Again, the only unusual aspect of this story is that the perpetrators were caught. A recent paper from the Quarterly Journal of Economics offers systematic evidence of the many ways that corporate money is typically funneled through nonprofits to influence political outcomes behind the scenes. The actions documented in the study are legal, but that does not make them socially responsible.

Corporate influence in the American political process is not only straining our public finances and devastating our environment; it is also fundamentally undermining our democracy. Democracy deserves to be preserved if it fulfills the function of transforming voters’ preferences into policies. But if it does not meet this premise, why keep it? After all, democracy is neither efficient nor cheap to maintain. If voters do not trust their elected representatives to represent them, they will support extremists willing to bring down the corrupt system.

Given all that is at stake, not interfering with the democratic process should be the main social responsibility of any company. ESG considerations are important, but if a company doesn’t apply criterion D (democracy), it doesn’t matter how well it may be doing on ESG metrics. As the FirstEnergy and Exelon scandals demonstrate, the risks of foul play can easily outweigh the benefits of a supposed ESG alignment. On the contrary, if a company meets its requirement D, but not the ESG criteria, political governance can still be counted on to help repair those problems that still persist. That is why D must always come before ESG.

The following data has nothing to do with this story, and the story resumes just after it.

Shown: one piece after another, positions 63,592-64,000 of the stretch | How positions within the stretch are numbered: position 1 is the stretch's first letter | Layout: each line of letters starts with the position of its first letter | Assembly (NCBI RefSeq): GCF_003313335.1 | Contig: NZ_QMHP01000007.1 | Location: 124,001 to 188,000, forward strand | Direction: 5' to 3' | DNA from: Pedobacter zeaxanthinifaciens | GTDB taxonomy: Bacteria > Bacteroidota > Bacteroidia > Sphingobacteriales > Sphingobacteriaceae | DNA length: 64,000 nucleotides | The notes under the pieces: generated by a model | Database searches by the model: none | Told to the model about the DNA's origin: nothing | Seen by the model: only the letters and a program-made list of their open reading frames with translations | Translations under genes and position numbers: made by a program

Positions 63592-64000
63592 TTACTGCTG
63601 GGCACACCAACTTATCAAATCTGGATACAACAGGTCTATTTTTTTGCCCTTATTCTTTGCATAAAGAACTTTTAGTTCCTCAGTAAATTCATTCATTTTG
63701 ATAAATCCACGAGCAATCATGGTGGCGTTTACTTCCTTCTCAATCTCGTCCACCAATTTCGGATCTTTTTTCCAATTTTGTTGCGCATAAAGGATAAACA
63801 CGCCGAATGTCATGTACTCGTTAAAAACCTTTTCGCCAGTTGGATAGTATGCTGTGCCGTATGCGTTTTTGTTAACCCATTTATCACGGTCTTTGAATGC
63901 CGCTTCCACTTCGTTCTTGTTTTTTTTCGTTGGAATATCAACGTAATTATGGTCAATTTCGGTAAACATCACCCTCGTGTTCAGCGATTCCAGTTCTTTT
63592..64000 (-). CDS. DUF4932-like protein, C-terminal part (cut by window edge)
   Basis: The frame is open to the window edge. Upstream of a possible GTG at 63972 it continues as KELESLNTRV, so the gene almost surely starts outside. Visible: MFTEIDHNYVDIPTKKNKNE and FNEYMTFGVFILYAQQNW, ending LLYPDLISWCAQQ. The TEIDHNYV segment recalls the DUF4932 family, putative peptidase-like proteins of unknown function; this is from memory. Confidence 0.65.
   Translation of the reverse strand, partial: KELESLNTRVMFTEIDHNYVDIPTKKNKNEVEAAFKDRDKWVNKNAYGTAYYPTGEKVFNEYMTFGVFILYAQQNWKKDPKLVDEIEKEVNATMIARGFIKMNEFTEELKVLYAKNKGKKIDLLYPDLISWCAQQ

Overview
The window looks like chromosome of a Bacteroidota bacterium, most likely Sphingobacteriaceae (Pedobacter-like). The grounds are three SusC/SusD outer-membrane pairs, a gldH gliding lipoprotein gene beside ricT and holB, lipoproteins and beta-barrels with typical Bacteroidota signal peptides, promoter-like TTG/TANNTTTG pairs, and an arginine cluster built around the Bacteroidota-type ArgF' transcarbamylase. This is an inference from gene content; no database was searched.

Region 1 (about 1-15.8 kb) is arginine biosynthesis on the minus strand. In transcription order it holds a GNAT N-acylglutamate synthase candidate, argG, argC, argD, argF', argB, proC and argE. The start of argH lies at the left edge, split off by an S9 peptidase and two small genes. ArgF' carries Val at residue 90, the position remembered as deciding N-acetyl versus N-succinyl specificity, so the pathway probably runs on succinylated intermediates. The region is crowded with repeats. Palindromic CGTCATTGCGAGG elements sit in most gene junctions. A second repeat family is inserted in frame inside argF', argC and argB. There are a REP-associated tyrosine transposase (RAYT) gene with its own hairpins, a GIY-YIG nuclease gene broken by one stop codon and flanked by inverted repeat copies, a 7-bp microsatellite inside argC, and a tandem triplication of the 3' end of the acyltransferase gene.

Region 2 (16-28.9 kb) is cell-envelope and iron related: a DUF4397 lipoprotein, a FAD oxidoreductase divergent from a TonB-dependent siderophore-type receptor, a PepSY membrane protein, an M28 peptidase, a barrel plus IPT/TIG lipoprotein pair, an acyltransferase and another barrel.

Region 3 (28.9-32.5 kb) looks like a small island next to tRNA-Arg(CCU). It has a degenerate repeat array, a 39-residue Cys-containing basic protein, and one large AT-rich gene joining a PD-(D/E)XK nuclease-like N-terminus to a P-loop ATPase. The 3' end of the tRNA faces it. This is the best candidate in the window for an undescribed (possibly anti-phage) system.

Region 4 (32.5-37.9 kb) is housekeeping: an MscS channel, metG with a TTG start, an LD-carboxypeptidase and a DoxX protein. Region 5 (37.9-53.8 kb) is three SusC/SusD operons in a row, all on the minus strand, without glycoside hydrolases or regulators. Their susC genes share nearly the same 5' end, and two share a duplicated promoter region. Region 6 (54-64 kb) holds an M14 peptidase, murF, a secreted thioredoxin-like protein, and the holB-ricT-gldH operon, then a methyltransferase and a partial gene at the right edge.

The first principle of responsible investment, then, is to ensure that corporations are not violating or rewriting the rules of the democratic game, either at home or abroad. This is perfectly possible, and it starts with requiring full transparency about where corporate money is invested. The 2010 Citizen United decision of the United States Supreme Court may have cleared the way for unconstrained corporate money in policy, but it does not protect the right of corporations to make such expenses without informing their shareholders.

Today a public initiative to impose this kind of transparency is gaining momentum. On average, support for shareholder proposals requiring political spending disclosure has risen from 36.4% in 2019 to 48.1% in 2021. If the big three institutional investors – BlackRock, Vanguard and State Street – support this principle, it could become in the standard for all major companies in the United States. Would full transparency prevent corporations from distorting democracy? It would be a breakthrough, because it would expose its corruption (legal or not) not only to its shareholders, but also to its customers, employees, and regulators. The time to act is now. Tomorrow may be too late.

* The author is a professor of Finance at the University of Chicago, he is a co-host of the Capitalisn’t podcast.